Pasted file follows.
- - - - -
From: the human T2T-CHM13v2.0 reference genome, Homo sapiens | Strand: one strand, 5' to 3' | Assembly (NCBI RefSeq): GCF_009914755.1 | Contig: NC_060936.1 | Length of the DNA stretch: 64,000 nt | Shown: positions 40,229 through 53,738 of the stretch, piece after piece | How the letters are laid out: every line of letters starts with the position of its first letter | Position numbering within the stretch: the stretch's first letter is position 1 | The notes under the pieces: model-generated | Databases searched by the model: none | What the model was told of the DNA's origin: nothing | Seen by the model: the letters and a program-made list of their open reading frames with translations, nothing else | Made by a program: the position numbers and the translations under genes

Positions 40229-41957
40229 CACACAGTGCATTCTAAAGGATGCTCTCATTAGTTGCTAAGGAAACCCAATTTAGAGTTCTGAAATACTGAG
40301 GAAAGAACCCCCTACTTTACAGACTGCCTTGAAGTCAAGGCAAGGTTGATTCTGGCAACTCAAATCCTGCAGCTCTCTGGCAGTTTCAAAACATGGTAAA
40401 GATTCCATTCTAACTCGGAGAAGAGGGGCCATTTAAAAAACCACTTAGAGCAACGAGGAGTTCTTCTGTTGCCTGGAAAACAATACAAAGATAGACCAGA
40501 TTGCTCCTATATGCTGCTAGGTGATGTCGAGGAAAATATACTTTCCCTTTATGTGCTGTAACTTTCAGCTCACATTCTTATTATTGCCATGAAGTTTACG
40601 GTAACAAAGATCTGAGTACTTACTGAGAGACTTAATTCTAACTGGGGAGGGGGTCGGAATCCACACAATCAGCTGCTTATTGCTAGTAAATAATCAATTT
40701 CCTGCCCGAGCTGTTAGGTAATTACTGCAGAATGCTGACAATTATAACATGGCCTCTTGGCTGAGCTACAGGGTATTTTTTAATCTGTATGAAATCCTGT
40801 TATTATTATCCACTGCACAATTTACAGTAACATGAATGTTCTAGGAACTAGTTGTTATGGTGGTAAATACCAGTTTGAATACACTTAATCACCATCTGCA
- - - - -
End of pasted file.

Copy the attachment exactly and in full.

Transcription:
From: the human T2T-CHM13v2.0 reference genome, Homo sapiens | Strand: one strand, 5' to 3' | Assembly (NCBI RefSeq): GCF_009914755.1 | Contig: NC_060936.1 | Length of the DNA stretch: 64,000 nt | Shown: positions 40,229 through 53,738 of the stretch, piece after piece | How the letters are laid out: every line of letters starts with the position of its first letter | Position numbering within the stretch: the stretch's first letter is position 1 | The notes under the pieces: model-generated | Databases searched by the model: none | What the model was told of the DNA's origin: nothing | Seen by the model: the letters and a program-made list of their open reading frames with translations, nothing else | Made by a program: the position numbers and the translations under genes

Positions 40229-41957
40229 CACACAGTGCATTCTAAAGGATGCTCTCATTAGTTGCTAAGGAAACCCAATTTAGAGTTCTGAAATACTGAG
40301 GAAAGAACCCCCTACTTTACAGACTGCCTTGAAGTCAAGGCAAGGTTGATTCTGGCAACTCAAATCCTGCAGCTCTCTGGCAGTTTCAAAACATGGTAAA
40401 GATTCCATTCTAACTCGGAGAAGAGGGGCCATTTAAAAAACCACTTAGAGCAACGAGGAGTTCTTCTGTTGCCTGGAAAACAATACAAAGATAGACCAGA
40501 TTGCTCCTATATGCTGCTAGGTGATGTCGAGGAAAATATACTTTCCCTTTATGTGCTGTAACTTTCAGCTCACATTCTTATTATTGCCATGAAGTTTACG
40601 GTAACAAAGATCTGAGTACTTACTGAGAGACTTAATTCTAACTGGGGAGGGGGTCGGAATCCACACAATCAGCTGCTTATTGCTAGTAAATAATCAATTT
40701 CCTGCCCGAGCTGTTAGGTAATTACTGCAGAATGCTGACAATTATAACATGGCCTCTTGGCTGAGCTACAGGGTATTTTTTAATCTGTATGAAATCCTGT
40801 TATTATTATCCACTGCACAATTTACAGTAACATGAATGTTCTAGGAACTAGTTGTTATGGTGGTAAATACCAGTTTGAATACACTTAATCACCATCTGCA